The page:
[EDLING:1675] Delay in Awarding Federal Grants Leaves Language Centers in Limbo
Francis M Hult
fmhult at DOLPHIN.UPENN.EDU
Fri Jun 23 14:42:45 UTC 2006
> http://chronicle.com/daily/2006/06/2006062301n.htm Friday, June 23, 2006
> Delay in Awarding Federal Grants Leaves Language Centers on Campuses in
> By KELLY FIELD
> A week before the new fiscal year for many colleges begins, federally
> supported centers on dozens of campuses are still waiting to hear whether
> they will receive funds for the next four years. The delay in the awarding
> of millions of dollars in grants for programs that have been designated as
> National Resource Centers or Language Resource Centers under Title VI of
> the Higher Education Act has paralyzed the centers. They rely on the
> federal money to hire instructors, pay administrative staff, and train
> teachers in their surrounding communities. "We're all sitting around
> wondering what to do because we don't know what our budgets will be," said
> Gilbert W. Merkx, vice provost for international affairs at Duke
> University. "We're on hold."
> Every four years, the Education Department announces which institutions
> will be designated as National Resource Centers and Language Resource
> Centers, ensuring them federal funds for the next four years. Typically,
> it awards the grants in April or May, the directors of those centers say.
> Terry W. Hartle, senior vice president for government and public affairs
> at the American Council on Education, described this year's delay as
> "unusual" for a department that "has made the trains run on time." He said
> he was "disappointed" that the department had not told colleges when the
> grants would be made.
> An Education Department spokeswoman blamed the delay on Hurricanes Katrina
> and Rita, which tied up the department through the fall and prompted it to
> push back grant-application deadlines for colleges in the affected areas.
> She noted that the department legally has until September 30 to make the
> grants, but said that the awards were awaiting final approval and would
> likely be announced in the next few weeks. Meanwhile, Mr. Merkx, who
> oversees six Title VI centers at Duke and has applied for funds for two
> more, is waiting to hear whether he will be able to hire an outreach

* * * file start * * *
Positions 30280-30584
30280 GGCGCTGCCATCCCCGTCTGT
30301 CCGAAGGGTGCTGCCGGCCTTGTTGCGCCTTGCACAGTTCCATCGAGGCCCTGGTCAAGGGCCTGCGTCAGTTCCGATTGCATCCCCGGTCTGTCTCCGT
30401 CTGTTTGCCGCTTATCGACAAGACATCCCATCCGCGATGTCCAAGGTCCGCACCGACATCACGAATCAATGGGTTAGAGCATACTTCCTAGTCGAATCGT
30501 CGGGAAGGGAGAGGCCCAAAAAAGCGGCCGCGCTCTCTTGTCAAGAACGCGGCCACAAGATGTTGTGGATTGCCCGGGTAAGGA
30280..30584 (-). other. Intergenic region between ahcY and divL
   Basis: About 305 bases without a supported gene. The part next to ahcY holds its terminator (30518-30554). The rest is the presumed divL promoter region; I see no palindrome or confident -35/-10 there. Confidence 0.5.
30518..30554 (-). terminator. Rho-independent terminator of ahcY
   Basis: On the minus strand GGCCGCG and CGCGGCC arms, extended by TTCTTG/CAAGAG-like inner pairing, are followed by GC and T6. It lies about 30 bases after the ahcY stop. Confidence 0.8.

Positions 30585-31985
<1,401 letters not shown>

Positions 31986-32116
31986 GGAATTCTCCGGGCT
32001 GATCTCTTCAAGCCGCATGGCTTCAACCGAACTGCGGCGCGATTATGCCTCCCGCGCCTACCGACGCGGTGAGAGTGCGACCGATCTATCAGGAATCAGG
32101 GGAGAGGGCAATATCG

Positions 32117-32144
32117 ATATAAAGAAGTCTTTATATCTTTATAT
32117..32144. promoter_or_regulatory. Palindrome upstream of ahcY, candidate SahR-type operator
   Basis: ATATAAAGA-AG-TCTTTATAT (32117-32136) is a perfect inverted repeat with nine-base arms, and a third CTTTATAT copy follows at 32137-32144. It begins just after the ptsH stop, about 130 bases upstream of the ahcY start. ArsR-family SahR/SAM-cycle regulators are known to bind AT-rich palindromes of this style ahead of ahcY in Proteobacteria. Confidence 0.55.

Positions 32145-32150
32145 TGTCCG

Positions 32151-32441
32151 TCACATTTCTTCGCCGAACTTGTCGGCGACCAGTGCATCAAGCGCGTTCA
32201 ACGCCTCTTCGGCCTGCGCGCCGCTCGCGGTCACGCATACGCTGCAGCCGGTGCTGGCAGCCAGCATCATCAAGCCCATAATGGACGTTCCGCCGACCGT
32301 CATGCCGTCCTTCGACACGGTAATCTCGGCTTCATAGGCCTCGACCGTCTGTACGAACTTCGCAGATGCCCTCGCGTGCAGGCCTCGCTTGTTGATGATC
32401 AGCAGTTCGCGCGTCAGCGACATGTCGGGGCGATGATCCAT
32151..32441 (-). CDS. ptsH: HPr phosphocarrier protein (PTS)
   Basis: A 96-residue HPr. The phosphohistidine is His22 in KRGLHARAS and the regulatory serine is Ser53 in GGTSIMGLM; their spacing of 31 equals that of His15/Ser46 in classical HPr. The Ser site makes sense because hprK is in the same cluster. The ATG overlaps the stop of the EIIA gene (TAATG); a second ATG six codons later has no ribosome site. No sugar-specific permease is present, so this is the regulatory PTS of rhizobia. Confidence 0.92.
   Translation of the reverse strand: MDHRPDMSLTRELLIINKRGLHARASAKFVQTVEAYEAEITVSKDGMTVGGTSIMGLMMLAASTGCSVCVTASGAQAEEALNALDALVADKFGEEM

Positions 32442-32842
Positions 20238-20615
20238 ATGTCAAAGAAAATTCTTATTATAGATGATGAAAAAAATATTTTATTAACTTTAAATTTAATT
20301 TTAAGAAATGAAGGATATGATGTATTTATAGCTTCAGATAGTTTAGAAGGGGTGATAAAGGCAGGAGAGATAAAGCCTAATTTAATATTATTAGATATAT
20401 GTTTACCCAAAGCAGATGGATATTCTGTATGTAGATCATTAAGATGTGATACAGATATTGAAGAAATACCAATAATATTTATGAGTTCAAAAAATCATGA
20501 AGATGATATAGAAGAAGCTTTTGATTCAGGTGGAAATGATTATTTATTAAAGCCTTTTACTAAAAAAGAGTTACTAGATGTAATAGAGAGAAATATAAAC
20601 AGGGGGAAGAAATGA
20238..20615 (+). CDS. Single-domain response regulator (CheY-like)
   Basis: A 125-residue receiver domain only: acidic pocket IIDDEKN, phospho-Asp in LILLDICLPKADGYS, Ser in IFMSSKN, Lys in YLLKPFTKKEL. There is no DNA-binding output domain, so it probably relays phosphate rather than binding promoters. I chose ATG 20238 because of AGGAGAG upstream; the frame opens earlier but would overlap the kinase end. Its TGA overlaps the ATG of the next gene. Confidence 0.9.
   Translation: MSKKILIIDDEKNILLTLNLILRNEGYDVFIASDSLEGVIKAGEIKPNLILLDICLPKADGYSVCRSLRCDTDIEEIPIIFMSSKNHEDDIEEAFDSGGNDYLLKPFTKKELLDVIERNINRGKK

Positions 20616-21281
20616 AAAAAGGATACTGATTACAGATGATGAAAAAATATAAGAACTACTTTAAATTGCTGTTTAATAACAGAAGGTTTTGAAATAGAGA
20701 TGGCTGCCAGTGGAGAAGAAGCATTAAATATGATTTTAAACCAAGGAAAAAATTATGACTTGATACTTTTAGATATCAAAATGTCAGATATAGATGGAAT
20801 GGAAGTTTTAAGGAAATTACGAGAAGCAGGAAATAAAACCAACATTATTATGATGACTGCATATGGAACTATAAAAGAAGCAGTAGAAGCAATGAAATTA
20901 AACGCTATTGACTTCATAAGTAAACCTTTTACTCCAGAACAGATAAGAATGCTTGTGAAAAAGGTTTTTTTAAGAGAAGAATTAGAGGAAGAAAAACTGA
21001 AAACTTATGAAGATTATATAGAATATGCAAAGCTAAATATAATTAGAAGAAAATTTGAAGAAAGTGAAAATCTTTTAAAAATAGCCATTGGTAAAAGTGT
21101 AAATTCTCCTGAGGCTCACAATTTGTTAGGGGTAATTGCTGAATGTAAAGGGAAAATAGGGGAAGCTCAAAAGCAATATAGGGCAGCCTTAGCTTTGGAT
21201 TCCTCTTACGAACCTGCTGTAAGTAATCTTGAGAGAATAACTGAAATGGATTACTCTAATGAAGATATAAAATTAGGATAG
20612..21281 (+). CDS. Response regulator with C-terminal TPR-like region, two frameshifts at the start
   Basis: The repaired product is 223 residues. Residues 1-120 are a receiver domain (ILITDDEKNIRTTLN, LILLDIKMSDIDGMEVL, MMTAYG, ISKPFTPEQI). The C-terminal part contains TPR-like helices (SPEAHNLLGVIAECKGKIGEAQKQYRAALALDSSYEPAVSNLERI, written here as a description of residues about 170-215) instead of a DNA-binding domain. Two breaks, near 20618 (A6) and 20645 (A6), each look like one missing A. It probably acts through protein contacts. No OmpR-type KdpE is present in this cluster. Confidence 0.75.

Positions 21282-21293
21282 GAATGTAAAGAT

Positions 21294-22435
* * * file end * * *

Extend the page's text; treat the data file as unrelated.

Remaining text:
> coordinator and a curriculum coordinator. His contracts with instructors
> in less commonly taught languages are in limbo, as are speaking
> engagements for fall conferences. "We're past the stage of worrying; we're
> at the stage of being really concerned," he said.
> In the 2006 fiscal year, the department awarded grants totaling
> $33.4-million to 134 centers. The bulk of the money -- $28.6-million --
> went to 120 National Resource Centers, which provide research and
> instruction in foreign languages and international studies, as well as
> outreach to secondary and elementary schools, to businesses, and to
> government and nongovernmental organizations. Individual grants typically
> range from $200,000 to $300,000 per year. Language Resource Centers
> conduct research, train teachers, and develop curricula and tests in less
> commonly taught languages. But more than just money is on the line for
> colleges -- visibility and status are at stake as well. Colleges that
> receive the Title VI designation as national centers are able to attract
> the top graduate students and faculty members to their campuses.
> "This is a mark that you're one of the best programs in the country," said
> Mark A. Tessler, vice provost for international affairs and a professor of
> political science at the University of Michigan at Ann Arbor. Many
> universities also use the designation to leverage money from their
> institutions, other federal agencies, and private foundations. William I.
> Brustein, director of the University Center for International Studies and
> a professor of sociology, political science and history at the University
> of Pittsburgh, estimated that for each $300,000 he receives in federal
> funds, he is able to secure an additional $900,000 to $1.2-million for his
> institution. "When you go out to a foundation, or a corporation, or when
> you apply for federal funding, they look at you in terms of track record,"
> he said. "Title VI is the closest thing we have in international
> education to U.S. News & World Report rankings of fields," he said.
> Copyright 2006 by The Chronicle of Higher Education
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